Local OHV organizations in Utah are waging a strong grassroots campaign to get their issues heard and resolved by the Utah congressional delegation.  ARRA will continue to be supportive of their efforts.

Executive Appointments

October 11th was an important day for Vicki Christiansen, the Interim Chief of the U. S. Forest Service because on that day she was sworn in as the new Chief of the agency.  Christiansen has been serving as the Interim Chief since March of this year.  She has been with the Forest Service since 2010 and prior to that she served as the Arizona State Forester and Director of the Arizona Division of Forestry.

The National Park Service seems to be on the verge of finally getting a new Director.  Raymond David Vela’s nomination as Director will receive a Senate hearing on November 15th.  Vela is a 28-year veteran with the Park Service.  Prior to his nomination, he served as Director of the Grand Teton National Park in Wyoming.  If his nomination is reported out of the committee, we are assuming that will be the case, we anticipate that Mr. Vela’s nomination will be confirmed by the full Senate sometime during the lame-duck session.  If for some reason that were not to occur, the President would need to resubmit Mr. Vela’s nomination to the Senate after the 116th Congress convenes in January, 2019.

Lame-Duck Session

In just a few more days, we will all know the results of the 2018 midterm elections.  After the dust settles, members of the House and the Senate will return to Washington to complete unfinished business.  For those members defeated at the polls, it will be a bittersweet moment since they will be limping back to the Nation’s Capital after having been clobbered in the elections; hence the reference to lame-duck.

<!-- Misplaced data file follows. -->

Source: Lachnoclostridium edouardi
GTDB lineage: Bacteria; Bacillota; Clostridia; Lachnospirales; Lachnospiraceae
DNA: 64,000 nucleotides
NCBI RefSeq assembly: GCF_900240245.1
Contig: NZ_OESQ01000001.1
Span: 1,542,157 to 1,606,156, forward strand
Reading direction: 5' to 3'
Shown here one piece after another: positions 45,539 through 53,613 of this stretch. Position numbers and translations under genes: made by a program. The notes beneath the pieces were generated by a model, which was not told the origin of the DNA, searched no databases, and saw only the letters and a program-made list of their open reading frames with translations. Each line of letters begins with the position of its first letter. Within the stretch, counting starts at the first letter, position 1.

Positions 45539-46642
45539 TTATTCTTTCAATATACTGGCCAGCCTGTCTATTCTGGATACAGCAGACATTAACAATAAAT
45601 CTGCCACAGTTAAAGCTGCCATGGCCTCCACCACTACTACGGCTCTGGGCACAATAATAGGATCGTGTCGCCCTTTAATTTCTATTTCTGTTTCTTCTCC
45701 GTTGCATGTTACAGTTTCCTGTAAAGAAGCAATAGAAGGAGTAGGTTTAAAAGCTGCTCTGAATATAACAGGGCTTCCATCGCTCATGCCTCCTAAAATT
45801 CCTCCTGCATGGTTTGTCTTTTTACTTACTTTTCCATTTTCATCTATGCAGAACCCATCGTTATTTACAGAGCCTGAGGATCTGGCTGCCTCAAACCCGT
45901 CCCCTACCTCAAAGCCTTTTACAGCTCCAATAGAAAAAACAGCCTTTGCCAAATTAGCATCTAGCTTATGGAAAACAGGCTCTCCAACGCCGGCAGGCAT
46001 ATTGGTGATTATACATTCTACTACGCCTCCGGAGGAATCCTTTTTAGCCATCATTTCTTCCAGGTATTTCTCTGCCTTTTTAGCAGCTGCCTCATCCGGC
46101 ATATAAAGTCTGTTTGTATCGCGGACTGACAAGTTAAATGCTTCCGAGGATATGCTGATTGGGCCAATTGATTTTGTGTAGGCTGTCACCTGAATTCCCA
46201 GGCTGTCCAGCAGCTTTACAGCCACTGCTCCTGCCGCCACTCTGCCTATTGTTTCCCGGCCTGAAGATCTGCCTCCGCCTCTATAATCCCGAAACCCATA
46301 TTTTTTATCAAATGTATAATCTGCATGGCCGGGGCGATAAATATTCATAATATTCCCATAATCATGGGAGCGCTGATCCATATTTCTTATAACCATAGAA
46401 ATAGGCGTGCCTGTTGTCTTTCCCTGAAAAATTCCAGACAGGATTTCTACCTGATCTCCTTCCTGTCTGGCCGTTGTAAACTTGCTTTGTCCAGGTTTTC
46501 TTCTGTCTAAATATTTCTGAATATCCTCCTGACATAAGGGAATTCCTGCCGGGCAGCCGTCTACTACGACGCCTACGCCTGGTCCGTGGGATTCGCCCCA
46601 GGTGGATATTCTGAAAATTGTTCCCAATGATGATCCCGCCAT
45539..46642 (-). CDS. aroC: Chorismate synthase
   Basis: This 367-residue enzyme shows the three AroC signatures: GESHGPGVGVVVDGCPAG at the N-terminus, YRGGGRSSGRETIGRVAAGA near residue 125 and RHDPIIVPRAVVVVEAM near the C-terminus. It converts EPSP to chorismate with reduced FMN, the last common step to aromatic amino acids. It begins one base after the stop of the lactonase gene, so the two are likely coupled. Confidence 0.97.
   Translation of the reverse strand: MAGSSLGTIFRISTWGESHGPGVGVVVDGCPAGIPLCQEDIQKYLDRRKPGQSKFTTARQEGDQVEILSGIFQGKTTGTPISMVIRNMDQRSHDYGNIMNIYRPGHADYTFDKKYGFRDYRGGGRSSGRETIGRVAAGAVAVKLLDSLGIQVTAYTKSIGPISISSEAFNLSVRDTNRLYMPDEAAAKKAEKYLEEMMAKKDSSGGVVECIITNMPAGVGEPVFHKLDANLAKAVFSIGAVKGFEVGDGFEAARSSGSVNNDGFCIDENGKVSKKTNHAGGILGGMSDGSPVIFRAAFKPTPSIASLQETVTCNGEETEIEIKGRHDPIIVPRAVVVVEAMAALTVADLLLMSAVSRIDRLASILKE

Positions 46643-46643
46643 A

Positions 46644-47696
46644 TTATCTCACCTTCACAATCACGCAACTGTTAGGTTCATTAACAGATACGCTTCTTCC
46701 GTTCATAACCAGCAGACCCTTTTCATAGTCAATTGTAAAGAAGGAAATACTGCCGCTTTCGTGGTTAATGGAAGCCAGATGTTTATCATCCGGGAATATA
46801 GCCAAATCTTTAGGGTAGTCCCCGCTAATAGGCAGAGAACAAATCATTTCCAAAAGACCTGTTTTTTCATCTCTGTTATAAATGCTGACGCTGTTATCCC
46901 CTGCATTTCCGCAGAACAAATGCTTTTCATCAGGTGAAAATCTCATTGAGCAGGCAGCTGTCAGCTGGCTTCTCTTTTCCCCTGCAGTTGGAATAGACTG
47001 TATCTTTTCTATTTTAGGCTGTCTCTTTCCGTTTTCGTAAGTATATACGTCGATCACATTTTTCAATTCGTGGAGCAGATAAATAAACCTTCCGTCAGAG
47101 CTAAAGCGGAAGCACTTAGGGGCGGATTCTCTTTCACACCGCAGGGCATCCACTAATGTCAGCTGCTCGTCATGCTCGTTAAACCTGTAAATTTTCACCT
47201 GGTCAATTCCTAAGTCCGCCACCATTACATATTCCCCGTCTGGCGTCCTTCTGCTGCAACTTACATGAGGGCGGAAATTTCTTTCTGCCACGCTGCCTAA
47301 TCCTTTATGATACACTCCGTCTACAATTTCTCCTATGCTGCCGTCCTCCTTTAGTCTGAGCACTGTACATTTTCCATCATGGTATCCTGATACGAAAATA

Historically, we have found lame-duck sessions generally non-productive.  If there is a shift in majority control of either the House or the Senate, the leadership of the incoming majority will want to defer as much as possible any action on major legislation until they take the reins of leadership.  And for the defeated members, their heart just isn’t in it.  They are more interested in packing up their belongings and focusing on the next chapter of their lives.

Having said that, there are a number of appropriations measures requiring final action since the existing continuing resolution expires on December 7th.  As we mentioned in last month’s newsletter, the Department of the Interior is one of those federal agencies still awaiting final appropriations for FY 2019.  And, there are all those public lands bills we have been talking about.  Staffers from the Senate/House Natural Resources Committees are already having informal conversations about the makeup of an omnibus public lands measure.  So, some things need to be done, but we are keeping our expectations low.  More on all of this in the December newsletter.

Sincerely,

Larry E. Smith
Executive Director
Americans for Responsible Recreational Access

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About ARRA

Americans for Responsible Recreational Access (ARRA) was formed to ensure that Americans are not arbitrarily denied the right to responsibly experience and enjoy the public lands that belong to the citizens of the United States. The members of ARRA, which include horseback riders, personal watercraft users, off-highway vehicle and snowmobile riders, and vacationing families, have joined together to provide input on decisions regarding land use designation, recreation opportunities, and preservation. Its members seek responsible consideration of competing activities, which are based on sound environmental principles.